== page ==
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Chrissy Sharp, senior in elementary education hugs, Dagmar Snodgrass, author, after sharing her story with the class. Snodgrass shared her experience as a young child growing up in Berlin during the time of World War II. Jessica Greninger

Snodgrass shares World War II memories

The Pittsburg State University College of Education hosted Dagmar Snodgrass to speak in elementary social studies classes from 8 to 9:15 a.m. and from 11 a.m. t0 12:15 p.m. Thursday, Nov. 8. Snodgrass spoke of her childhood growing up in Berlin, Germany during the Berlin Airlift in World War II and reflected on her remembrances of Gail Halvorsen, the “Candy Bomber.” 

Dagmar “Dagie” Snodgrass was six years old when World War II broke out and was 11 by the time it ended. 

“I lost my best friends, I lost family members, but I didn’t lose my immediate family,” Snodgrass said. 

Snodgrass prefers to share pleasant stories of what happened during the war rather than “of downers life can bring.” 

Snodgrass shared about the night she received a Christmas gift, her first in five years, that would forever impact her life: a chocolate bar. 

It was the first Christmas Eve in Berlin after the war, and Snodgrass was 11 years old. She said it was a silent and holy night because no bombs went off. Snodgrass said she was cast as an angel for a Christmas play; at the church she saw soldiers and was suddenly filled with fear because she said she was used to soldiers bringing death. She thought she would die that night, but instead received a pleasant surprise. 

After the prayer, a soldier tapped her on the shoulder. He held a duffle bag containing presents for children and told Snodgrass she could take a gift from it. The gift she picked was a chocolate bar, which she took home to share with her mother.  

“I didn’t know what chocolate was,” she said. “Only that it was supposed to be wonderful.” 

She said that chocolate was the best and sweetest thing she had ever tasted. Every Christmas since then, Snodgrass always has chocolate before her tree is put up. Chocolate taught her an important message, one that she hoped those in attendance at her presentation would also learn; she compared chocolate to freedom.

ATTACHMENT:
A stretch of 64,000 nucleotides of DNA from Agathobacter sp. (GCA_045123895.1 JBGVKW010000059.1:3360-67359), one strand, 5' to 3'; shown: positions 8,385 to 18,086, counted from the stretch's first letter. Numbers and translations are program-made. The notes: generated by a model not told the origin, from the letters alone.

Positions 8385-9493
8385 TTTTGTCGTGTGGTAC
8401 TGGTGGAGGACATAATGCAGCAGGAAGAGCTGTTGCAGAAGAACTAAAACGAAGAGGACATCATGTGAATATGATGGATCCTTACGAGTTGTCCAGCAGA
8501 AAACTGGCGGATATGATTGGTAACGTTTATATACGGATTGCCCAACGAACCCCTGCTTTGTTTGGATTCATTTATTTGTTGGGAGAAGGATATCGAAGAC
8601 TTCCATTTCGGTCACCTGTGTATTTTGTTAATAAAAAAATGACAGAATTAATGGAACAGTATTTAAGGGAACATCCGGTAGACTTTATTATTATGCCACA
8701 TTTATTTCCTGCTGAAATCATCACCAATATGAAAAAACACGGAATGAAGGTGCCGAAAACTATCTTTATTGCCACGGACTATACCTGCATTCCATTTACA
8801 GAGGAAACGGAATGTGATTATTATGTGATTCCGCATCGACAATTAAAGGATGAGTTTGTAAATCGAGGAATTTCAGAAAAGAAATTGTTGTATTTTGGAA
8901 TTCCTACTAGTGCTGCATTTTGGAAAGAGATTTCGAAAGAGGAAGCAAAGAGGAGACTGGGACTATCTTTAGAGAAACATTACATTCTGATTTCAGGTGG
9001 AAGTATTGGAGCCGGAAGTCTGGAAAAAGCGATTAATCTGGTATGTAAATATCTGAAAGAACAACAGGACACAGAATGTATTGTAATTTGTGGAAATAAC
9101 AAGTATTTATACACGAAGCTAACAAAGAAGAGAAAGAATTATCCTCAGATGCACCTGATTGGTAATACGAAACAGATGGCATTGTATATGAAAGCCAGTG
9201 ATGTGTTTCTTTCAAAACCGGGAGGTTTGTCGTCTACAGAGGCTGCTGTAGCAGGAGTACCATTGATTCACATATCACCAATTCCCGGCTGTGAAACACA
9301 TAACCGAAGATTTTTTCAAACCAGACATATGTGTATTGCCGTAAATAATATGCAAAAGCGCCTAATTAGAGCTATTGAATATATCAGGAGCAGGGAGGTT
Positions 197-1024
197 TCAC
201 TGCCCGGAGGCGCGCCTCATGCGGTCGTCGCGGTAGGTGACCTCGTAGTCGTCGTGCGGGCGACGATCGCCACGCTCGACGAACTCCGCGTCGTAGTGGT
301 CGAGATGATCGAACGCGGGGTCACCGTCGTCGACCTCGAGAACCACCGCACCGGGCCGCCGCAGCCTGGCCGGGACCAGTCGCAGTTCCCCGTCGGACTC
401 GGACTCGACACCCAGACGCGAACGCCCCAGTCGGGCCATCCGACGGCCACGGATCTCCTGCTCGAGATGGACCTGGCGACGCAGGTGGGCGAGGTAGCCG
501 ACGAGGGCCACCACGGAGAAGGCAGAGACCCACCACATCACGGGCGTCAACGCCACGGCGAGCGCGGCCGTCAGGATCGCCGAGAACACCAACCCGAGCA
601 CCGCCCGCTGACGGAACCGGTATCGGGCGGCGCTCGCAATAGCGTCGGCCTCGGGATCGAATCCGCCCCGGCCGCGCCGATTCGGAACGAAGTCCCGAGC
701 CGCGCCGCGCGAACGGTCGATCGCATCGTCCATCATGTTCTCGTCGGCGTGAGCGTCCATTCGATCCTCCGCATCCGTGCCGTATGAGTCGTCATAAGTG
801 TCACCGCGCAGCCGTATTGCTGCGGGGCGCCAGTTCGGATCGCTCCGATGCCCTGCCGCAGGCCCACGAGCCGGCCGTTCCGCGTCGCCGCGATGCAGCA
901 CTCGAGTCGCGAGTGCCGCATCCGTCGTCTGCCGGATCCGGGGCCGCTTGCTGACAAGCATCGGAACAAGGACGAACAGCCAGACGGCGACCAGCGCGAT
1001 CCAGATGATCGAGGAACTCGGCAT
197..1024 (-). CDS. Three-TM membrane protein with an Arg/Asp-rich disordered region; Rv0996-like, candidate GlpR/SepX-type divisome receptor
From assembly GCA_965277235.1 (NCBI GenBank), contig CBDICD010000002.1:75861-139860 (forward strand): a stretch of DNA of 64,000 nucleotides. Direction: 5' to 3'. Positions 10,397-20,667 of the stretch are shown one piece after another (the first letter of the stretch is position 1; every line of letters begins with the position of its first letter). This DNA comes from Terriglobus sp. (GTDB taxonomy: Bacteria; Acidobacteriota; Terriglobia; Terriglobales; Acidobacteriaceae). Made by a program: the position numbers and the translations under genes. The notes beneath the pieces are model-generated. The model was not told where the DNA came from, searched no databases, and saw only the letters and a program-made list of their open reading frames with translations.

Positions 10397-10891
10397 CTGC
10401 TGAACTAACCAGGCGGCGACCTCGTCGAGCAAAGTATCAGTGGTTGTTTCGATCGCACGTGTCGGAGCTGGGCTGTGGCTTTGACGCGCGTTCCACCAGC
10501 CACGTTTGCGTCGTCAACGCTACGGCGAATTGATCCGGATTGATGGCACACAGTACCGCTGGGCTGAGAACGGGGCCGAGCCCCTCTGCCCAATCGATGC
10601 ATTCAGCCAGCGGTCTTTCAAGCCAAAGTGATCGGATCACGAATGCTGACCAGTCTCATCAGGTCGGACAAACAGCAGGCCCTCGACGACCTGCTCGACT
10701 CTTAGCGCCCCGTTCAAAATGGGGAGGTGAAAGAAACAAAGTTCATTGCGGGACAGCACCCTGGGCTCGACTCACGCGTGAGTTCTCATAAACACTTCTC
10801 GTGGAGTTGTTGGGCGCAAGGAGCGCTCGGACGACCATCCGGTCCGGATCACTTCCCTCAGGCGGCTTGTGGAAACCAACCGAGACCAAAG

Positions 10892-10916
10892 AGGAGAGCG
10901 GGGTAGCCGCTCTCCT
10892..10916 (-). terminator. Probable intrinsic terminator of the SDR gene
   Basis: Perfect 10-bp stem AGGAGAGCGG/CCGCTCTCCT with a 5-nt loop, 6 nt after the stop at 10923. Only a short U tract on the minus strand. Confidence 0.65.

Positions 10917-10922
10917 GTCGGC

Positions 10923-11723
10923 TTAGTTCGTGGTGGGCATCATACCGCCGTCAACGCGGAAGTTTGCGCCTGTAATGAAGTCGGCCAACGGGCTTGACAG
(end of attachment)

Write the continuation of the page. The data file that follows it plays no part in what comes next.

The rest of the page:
“When I had my first bite of chocolate it was delicious and I wanted more,” Snodgrass said. “Freedom is like that, if you’ve never had it before, you’re hooked and you want more.” 

She then implored those in attendance to always fight for freedom and make sure they always appreciate it. 

“Fight for your freedom,” she said. “And don’t let anyone take it from you.” 

She also spoke of her experience with Gail Halvorsen, the “Candy Bomber,” or as she and many German children more fondly remembers him, “Uncle Wiggly Wings.” Halvorsen was a pilot who dropped candy attached to small “parachutes,” usually made out of handkerchiefs, to the children of Berlin. He was often called “the man with the golden heart.” When Snodgrass was 14, she worked in order to help provide for her mother, so she could not wait for Halvorsen’s candy drops. One day as she walked down the street, she saw something lying on the sidewalk. When she approached it, she discovered it was a parachute with a chocolate bar attached to it. She felt it had been very special that the parachute had landed in her way. 

Ever since that day, it became a dream of hers to meet her “Uncle Wiggly Wings” and the man who gave her the first chocolate bar; in May 2015, that dream became a reality. Snodgrass was given the opportunity to meet Halvorsen in person at Goddard Middle School. 

“God gave me my biggest wish come true,” she said. “To meet the man that he sent to help 2.2 million people, and I was one of them.” 

Since they met, Snodgrass and Halvorsen became great friends. He also gave her the nickname “Sunshine” and they call often to chat. 

“Dreams and wishes do come true,” she said. “You just have to wait for them, just wait.” 

Debbie Restivo, elementary social studies lecturer, brings in speakers for her class about every other month. She hopes to equip her students with the tools to lead a classroom one day in ways that captivate students and make them excited to work.   

“My whole thing is to really bring social studies alive,” Restivo said. “Instead of that boring states and capitals—no. You can go so far beyond that, and she is such a great example of that.” 

Jaina Mills, senior in elementary education, is a student in Restivo’s class and was able to attend Snodgrass’ talk. Mills said she left the talk feeling inspired. 

“It was just really cool to see how much she struggled a lot, but still had so much hope,” Mills said. 

Snodgrass has written a book about the Candy Bomber and is currently at work on a more comprehensive memoir about her life during World War II. 

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